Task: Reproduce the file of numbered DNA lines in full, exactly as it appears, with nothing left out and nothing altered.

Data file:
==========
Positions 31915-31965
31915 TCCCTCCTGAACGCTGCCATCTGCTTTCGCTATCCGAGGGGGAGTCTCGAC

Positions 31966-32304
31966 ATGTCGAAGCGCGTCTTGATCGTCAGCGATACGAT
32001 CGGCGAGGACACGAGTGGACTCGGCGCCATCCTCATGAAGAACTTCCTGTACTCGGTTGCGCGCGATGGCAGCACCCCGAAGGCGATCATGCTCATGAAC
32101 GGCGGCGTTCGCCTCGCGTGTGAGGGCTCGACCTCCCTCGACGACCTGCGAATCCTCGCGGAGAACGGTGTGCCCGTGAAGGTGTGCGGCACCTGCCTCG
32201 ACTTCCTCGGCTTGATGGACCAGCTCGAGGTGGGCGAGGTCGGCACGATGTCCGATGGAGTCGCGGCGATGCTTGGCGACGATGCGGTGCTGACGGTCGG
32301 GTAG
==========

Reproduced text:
Positions 31915-31965
31915 TCCCTCCTGAACGCTGCCATCTGCTTTCGCTATCCGAGGGGGAGTCTCGAC

Positions 31966-32304
31966 ATGTCGAAGCGCGTCTTGATCGTCAGCGATACGAT
32001 CGGCGAGGACACGAGTGGACTCGGCGCCATCCTCATGAAGAACTTCCTGTACTCGGTTGCGCGCGATGGCAGCACCCCGAAGGCGATCATGCTCATGAAC
32101 GGCGGCGTTCGCCTCGCGTGTGAGGGCTCGACCTCCCTCGACGACCTGCGAATCCTCGCGGAGAACGGTGTGCCCGTGAAGGTGTGCGGCACCTGCCTCG
32201 ACTTCCTCGGCTTGATGGACCAGCTCGAGGTGGGCGAGGTCGGCACGATGTCCGATGGAGTCGCGGCGATGCTTGGCGACGATGCGGTGCTGACGGTCGG
32301 GTAG